Over the whole of 2018, around 678,000 people in Germany were without a home. A 4.2% increase over the previous year also means a disproportionate development. An annual total is, of course, significantly higher than a cut-off date figure, but the result over the year is also more meaningful. In Berlin, the first systematic nationwide count of homeless people by volunteers took place on the night of 29-30 January 2020. It recorded 1976 homeless people, although the number of unreported cases is probably much higher.
Up to now, there were only rough estimates in the range of 6,000 - 10,000. While the self-advocacy group of homeless people considered the figures unrealistic and criticised that creating more housing for those affected was more important than counting them, the politicians see the results as a basis for improved support services.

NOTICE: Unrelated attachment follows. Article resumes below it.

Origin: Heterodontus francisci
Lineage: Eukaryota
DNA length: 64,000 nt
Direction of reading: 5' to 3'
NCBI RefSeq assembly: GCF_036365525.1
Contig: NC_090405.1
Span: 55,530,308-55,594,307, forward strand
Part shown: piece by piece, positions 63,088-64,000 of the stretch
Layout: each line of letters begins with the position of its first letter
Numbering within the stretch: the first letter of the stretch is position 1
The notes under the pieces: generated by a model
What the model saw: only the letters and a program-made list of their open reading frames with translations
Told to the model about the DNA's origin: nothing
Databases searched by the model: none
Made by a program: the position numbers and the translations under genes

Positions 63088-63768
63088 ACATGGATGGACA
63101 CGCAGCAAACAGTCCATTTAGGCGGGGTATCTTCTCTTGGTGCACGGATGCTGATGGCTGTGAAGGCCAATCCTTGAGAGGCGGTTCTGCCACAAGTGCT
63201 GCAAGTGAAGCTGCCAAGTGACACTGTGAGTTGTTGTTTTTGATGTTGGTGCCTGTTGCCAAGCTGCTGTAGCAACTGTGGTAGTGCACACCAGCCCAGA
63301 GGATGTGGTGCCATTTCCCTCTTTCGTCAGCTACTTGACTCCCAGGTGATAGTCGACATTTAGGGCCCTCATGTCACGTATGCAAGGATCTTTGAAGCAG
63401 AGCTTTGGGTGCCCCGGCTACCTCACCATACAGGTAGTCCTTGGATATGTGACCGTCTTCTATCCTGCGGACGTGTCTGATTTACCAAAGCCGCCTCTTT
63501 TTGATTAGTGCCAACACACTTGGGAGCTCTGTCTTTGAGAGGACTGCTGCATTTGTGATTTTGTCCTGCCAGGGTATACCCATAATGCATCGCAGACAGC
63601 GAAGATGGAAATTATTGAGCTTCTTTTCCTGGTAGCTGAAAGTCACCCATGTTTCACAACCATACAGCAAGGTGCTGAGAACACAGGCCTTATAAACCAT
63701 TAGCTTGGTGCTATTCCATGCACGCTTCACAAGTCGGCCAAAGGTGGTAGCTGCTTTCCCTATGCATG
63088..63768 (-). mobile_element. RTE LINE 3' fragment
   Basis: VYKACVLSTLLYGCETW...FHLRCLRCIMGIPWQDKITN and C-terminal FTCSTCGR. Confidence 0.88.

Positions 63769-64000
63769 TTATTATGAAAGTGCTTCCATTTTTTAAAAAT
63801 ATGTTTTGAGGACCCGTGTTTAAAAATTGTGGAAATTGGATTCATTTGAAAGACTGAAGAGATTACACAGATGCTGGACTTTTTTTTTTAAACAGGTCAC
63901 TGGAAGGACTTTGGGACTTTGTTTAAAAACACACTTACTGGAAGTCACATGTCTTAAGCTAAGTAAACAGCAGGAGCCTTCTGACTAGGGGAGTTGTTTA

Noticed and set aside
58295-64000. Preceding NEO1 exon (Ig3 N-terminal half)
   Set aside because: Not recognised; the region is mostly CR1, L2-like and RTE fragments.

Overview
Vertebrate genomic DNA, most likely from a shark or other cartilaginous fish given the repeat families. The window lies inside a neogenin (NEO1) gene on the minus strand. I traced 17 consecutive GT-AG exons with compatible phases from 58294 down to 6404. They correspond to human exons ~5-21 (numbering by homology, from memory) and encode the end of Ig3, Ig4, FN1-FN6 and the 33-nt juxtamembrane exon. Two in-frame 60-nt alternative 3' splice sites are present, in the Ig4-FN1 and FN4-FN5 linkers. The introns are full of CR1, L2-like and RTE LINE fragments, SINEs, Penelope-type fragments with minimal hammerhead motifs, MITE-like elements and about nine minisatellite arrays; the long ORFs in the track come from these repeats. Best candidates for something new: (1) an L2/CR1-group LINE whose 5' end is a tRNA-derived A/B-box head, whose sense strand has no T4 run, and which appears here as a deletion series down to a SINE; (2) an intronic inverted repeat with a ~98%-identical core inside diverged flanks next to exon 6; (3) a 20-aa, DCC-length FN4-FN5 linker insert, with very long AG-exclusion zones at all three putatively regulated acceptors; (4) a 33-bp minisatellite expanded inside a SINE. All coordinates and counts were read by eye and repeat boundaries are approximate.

In addition to the basic lack of housing and overpriced flats, there is the fact that homeless people are often stigmatised and marginalised. Since the number of homeless people is rising and the federal and state governments are not coming up with any viable solutions, the Daniel Schlegel Umweltstiftung would like to do its part to improve the situation by making rented flats from the foundation's stock available for social purposes. Above all, the Hestia association, which runs shelter flats, a housing agency for women in violent situations and a women's shelter, is sometimes served with housing.